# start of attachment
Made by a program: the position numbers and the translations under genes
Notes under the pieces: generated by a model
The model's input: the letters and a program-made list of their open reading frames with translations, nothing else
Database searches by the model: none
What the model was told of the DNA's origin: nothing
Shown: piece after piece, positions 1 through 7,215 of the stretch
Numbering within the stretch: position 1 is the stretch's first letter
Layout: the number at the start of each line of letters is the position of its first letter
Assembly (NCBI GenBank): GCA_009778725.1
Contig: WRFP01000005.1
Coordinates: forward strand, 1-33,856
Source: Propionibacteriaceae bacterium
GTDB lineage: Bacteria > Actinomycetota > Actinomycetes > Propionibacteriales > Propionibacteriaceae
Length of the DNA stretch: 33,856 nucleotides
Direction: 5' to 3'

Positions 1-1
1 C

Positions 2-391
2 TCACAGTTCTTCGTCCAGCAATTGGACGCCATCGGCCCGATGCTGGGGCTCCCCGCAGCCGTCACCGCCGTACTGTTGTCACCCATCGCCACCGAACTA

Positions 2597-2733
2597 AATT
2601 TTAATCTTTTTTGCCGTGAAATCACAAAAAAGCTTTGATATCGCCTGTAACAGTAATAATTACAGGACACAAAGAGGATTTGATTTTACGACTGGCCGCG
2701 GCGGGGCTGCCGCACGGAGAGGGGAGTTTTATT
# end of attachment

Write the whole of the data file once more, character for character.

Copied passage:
Made by a program: the position numbers and the translations under genes
Notes under the pieces: generated by a model
The model's input: the letters and a program-made list of their open reading frames with translations, nothing else
Database searches by the model: none
What the model was told of the DNA's origin: nothing
Shown: piece after piece, positions 1 through 7,215 of the stretch
Numbering within the stretch: position 1 is the stretch's first letter
Layout: the number at the start of each line of letters is the position of its first letter
Assembly (NCBI GenBank): GCA_009778725.1
Contig: WRFP01000005.1
Coordinates: forward strand, 1-33,856
Source: Propionibacteriaceae bacterium
GTDB lineage: Bacteria > Actinomycetota > Actinomycetes > Propionibacteriales > Propionibacteriaceae
Length of the DNA stretch: 33,856 nucleotides
Direction: 5' to 3'

Positions 1-1
1 C

Positions 2-391
2 TCACAGTTCTTCGTCCAGCAATTGGACGCCATCGGCCCGATGCTGGGGCTCCCCGCAGCCGTCACCGCCGTACTGTTGTCACCCATCGCCACCGAACTA

Positions 2597-2733
2597 AATT
2601 TTAATCTTTTTTGCCGTGAAATCACAAAAAAGCTTTGATATCGCCTGTAACAGTAATAATTACAGGACACAAAGAGGATTTGATTTTACGACTGGCCGCG
2701 GCGGGGCTGCCGCACGGAGAGGGGAGTTTTATT